Jackson State University News | $1 million grant over 5-year period allows JSU to help special-needs population


The Department of Counseling, Rehabilitation and Psychometric Services at Jackson State University has been awarded a nearly $1 million grant over a five-year period to assist in educating students to serve Mississippi’s special-needs population.

A study by Cornell University shows that Mississippi consistently ranks in the Top 5 in the U.S. with the number of people with disabilities.

Dr. Daniel Watkins, dean of the College of Education and Human Development, credits department chair Dr. Dion F. Porter and project director Dr. Frank L. Giles for their efforts to expand the long-term training project. “We are excited for the work that they have done because it will benefit many students. Rehabilitation counseling is a critical area to Jackson State University.”

Giles, a professor and director of the rehabilitation development program, said the U.S. Department of Education’s Rehabilitation Services Administration provided the award.

“It’s anticipated that the project will be five years,” said Giles. In increments of about $200,000 annually, the goal of the project is to train master’s level rehabilitation counselors.

By comparison, Alabama has five master’s-level programs, and that state has a similar disability demographic as Mississippi, which has only two master’s-level programs. “So, there is a great need for the services here,” Giles said.

“The long-term training project involves working with people with various disabilities, including spinal cord injuries, traumatic brain injuries and chronic health concerns,” said Giles. “One of our partners is the Mississippi Department of Rehabilitation Services, which provides a training site for our students. It also provides employment opportunities for students once they complete their degree.”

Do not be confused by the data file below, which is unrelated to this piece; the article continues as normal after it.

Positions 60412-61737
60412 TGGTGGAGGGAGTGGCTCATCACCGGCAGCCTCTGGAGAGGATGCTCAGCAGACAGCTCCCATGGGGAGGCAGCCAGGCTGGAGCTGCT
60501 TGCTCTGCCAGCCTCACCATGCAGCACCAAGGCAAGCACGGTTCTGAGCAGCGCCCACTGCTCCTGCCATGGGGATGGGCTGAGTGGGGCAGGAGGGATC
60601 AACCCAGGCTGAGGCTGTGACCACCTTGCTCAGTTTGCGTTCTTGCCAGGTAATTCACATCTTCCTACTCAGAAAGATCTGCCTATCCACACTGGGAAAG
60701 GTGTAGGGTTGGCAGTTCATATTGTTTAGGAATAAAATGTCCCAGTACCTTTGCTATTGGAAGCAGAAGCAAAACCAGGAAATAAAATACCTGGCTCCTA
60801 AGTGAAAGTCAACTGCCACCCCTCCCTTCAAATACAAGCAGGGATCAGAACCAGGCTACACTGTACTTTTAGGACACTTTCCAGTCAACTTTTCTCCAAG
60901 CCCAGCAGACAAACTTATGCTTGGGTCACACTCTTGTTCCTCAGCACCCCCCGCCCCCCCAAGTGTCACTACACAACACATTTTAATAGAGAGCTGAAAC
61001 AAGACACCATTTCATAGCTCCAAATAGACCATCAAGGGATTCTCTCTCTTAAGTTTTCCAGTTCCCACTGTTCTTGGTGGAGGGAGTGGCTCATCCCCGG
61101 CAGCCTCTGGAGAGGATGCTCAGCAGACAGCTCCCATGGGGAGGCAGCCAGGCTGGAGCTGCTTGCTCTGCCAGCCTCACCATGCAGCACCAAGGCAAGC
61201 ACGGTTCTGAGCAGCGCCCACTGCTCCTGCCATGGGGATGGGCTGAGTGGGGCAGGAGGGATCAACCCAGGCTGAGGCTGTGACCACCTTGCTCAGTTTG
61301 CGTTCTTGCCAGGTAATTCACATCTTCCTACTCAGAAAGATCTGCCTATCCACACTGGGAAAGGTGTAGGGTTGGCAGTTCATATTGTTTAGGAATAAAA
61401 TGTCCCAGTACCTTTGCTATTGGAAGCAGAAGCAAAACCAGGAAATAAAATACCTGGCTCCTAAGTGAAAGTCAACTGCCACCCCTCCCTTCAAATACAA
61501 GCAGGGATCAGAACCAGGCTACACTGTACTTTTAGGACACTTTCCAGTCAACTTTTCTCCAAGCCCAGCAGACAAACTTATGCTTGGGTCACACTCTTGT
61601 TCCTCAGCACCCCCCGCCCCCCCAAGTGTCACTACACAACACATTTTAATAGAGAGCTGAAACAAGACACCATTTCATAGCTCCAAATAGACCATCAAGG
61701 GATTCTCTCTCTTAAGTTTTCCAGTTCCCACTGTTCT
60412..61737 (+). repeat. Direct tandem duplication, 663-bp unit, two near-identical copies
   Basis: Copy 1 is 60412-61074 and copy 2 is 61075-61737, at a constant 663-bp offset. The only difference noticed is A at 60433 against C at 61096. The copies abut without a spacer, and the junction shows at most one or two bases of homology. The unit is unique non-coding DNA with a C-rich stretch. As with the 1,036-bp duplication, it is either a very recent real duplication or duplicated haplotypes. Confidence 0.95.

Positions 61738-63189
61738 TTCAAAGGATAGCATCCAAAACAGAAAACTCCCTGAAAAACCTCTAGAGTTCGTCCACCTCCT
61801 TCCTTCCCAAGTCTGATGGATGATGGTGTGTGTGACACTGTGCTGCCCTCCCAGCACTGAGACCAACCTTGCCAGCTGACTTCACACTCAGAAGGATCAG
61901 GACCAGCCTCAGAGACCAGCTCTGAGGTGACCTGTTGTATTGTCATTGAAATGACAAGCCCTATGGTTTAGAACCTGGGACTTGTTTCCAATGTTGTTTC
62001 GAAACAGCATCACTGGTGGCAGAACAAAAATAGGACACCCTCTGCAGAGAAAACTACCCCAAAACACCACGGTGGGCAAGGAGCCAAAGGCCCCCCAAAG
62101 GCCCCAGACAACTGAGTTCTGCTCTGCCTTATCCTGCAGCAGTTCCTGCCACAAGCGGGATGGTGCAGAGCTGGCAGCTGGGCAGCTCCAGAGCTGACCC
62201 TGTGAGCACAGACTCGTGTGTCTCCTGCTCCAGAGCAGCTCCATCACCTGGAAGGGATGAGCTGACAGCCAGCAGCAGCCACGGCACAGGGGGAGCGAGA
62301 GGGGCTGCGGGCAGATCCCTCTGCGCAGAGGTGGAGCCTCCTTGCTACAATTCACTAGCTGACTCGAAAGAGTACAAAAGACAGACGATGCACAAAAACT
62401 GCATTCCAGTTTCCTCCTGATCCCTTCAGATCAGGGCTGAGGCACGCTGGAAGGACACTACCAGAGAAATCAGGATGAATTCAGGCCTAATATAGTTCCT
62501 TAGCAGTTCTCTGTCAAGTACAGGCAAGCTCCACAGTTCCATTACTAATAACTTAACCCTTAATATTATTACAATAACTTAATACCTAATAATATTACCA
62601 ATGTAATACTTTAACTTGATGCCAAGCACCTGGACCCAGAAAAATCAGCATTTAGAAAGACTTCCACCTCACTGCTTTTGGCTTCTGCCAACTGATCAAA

The grant covers student tuition, stipends for books and other needs.

Porter said, “We are so elated to receive this grant, which has been with our department for many years. And we hope it will continue for many years. It will benefit not only Jackson State University but also citizens with disabilities. We are proving that we are striving to provide the utmost service for the special-needs population.”

Dr. Loretta Moore, JSU’s vice president of Research and Federal Relations, said, “Jackson State University continues to impact the lives of one of our most vulnerable populations. As an urban institution, it’s incumbent on our part to make sure we prepare students for critical roles in working with special-needs individuals. We must make sure they can function independently and contribute to the world without being excluded from mainstream society, particularly since one in five people in America suffer some type of disability – whether it’s physical or mental. This grant will allow us to continue making a difference.”


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